-- Robert Preidt
TUESDAY, Feb. 15 (HealthDay News) -- Motorcycle helmets reduce
the risk of spine injuries, says a study that challenges a widely
held belief that the weight of motorcycle helmets increases the
risk of neck injuries.
"We are debunking a popular myth that wearing a helmet while riding a motorcycle can be detrimental during a motorcycle crash," study leader Dr. Adil H. Haider, an assistant professor of surgery at the Johns Hopkins University School of Medicine, said in a Hopkins news release.
Haider and colleagues reviewed U.S. National Trauma Databank
information on more than 40,000 motorcycle collisions between 2002
and 2006, and found that riders wearing helmets were 22 percent
less likely to suffer cervical spine injury than those without
The researchers also found that helmet wearers were 65 percent
less likely to suffer traumatic brain injury and 37 percent less
likely to die than riders without helmets.
The findings were released online in advance of publication in
an upcoming print issue of the
Journal of the American College of Surgeons.
The investigators said their study provides the strongest
evidence yet that helmets significantly reduce the risk of cervical
spine injury, which can result in paralysis.
"Using this new evidence, legislators should revisit the need for mandatory helmet laws. There is no doubt that helmets save lives and reduce head injury. And now we know they are also associated with a decreased risk of cervical spine injury," Haider said.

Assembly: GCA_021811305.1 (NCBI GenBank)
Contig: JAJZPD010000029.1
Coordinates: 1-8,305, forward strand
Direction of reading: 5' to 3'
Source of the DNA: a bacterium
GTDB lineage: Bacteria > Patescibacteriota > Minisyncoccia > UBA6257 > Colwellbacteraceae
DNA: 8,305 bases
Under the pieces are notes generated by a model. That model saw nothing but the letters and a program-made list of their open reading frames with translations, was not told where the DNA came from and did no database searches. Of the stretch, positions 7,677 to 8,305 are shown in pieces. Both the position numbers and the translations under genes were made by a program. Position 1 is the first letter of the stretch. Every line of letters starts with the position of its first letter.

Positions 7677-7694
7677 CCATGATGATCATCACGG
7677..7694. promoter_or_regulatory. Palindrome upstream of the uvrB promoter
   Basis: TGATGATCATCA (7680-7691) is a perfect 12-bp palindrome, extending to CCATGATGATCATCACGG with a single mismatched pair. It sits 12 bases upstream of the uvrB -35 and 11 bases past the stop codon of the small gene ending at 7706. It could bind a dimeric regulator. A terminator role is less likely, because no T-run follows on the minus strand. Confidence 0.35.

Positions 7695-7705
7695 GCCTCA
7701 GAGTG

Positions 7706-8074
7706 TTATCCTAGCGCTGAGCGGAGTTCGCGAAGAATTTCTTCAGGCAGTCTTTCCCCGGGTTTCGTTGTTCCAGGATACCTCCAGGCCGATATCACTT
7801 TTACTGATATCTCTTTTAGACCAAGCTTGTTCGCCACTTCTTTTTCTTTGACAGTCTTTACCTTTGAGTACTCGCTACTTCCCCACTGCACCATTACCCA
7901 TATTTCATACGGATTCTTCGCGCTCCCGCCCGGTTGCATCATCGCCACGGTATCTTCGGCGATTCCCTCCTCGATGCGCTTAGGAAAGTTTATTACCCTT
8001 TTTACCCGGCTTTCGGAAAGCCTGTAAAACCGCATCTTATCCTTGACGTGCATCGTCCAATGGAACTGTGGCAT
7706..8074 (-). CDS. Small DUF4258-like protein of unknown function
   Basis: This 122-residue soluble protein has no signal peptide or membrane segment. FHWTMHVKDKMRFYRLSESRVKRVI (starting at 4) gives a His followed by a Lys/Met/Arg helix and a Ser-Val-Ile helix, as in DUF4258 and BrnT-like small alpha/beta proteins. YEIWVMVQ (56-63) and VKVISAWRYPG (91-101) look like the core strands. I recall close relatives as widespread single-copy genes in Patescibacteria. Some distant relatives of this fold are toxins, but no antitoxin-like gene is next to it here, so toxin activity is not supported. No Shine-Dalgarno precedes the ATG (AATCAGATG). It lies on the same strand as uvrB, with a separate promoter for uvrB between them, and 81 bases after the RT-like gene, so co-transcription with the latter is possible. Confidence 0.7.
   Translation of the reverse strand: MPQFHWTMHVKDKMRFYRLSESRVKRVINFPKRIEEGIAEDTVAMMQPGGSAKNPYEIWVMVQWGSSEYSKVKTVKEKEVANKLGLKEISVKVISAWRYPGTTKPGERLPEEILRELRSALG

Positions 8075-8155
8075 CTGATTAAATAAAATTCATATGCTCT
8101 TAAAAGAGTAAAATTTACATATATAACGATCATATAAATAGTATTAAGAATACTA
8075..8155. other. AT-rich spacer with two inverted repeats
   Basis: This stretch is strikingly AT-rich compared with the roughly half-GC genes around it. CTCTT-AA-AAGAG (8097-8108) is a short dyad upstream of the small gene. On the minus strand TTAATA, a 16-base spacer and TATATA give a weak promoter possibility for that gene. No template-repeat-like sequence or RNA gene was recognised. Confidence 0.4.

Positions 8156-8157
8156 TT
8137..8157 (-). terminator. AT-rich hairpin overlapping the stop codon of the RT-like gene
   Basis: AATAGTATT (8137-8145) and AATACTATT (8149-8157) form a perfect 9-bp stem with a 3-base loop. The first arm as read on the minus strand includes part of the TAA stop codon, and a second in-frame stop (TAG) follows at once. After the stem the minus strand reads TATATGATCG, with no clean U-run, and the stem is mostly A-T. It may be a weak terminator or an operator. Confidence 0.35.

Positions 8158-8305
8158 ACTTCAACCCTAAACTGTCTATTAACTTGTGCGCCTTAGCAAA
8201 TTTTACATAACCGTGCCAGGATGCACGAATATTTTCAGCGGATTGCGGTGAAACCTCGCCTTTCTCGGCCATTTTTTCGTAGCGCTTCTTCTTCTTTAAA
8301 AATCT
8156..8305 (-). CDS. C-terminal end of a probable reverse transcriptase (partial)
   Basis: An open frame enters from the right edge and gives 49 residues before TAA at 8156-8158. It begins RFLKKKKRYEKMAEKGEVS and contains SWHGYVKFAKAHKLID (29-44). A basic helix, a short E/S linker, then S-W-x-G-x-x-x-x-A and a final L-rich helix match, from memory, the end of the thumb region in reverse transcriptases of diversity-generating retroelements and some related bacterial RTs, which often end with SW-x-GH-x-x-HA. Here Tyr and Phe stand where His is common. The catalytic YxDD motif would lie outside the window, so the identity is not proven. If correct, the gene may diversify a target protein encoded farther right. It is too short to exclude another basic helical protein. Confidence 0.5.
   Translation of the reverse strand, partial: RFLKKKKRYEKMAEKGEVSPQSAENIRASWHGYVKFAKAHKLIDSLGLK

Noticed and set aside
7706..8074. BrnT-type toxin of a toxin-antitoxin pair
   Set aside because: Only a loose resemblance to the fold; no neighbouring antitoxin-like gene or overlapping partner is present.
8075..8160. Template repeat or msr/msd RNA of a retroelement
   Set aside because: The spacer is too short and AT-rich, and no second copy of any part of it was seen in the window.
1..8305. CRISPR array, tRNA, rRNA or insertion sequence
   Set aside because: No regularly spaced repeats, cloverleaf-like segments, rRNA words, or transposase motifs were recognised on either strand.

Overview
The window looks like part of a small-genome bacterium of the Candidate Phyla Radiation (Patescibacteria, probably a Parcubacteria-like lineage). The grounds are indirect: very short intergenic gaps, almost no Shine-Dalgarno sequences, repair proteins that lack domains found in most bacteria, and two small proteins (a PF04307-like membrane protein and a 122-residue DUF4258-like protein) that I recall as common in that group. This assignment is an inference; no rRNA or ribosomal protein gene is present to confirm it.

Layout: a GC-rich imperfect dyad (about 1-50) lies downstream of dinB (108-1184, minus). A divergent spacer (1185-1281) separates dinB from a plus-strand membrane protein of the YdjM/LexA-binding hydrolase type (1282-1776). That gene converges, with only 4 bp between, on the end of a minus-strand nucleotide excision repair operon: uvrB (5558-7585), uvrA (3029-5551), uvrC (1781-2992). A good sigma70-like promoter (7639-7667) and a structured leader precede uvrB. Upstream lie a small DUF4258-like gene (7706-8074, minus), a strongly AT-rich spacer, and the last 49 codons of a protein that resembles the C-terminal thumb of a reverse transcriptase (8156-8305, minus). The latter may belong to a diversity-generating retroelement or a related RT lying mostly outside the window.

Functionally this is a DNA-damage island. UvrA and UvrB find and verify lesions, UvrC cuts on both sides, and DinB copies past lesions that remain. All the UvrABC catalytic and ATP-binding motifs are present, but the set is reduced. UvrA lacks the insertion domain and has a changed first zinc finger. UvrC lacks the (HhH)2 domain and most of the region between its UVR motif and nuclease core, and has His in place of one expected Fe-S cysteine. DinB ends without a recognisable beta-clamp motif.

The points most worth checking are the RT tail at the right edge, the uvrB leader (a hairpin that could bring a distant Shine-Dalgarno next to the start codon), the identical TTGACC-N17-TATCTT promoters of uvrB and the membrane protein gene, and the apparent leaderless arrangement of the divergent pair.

Over the past 15 years, a number of states have repealed their
mandatory motorcycle helmet laws after lobbying from anti-helmet
activists who often cite a small, 25-year-old study that suggested
that the weight of a motorcycle helmet increased the risk of spine
injuries. However, many experts say the study used flawed
"Additionally, helmet technology has significantly improved since that time -- now helmets are much lighter but even sturdier and more protective," Haider said.
The U.S. National Highway Traffic Safety Administration offers
motorcycle safety advice.
Please be aware that this information is provided to supplement the care provided by your physician. It is neither intended nor implied to be a substitute for professional medical advice. CALL YOUR HEALTHCARE PROVIDER IMMEDIATELY IF YOU THINK YOU MAY HAVE A MEDICAL EMERGENCY. Always seek the advice of your physician or other qualified health provider prior to starting any new treatment or with any questions you may have regarding a medical condition.
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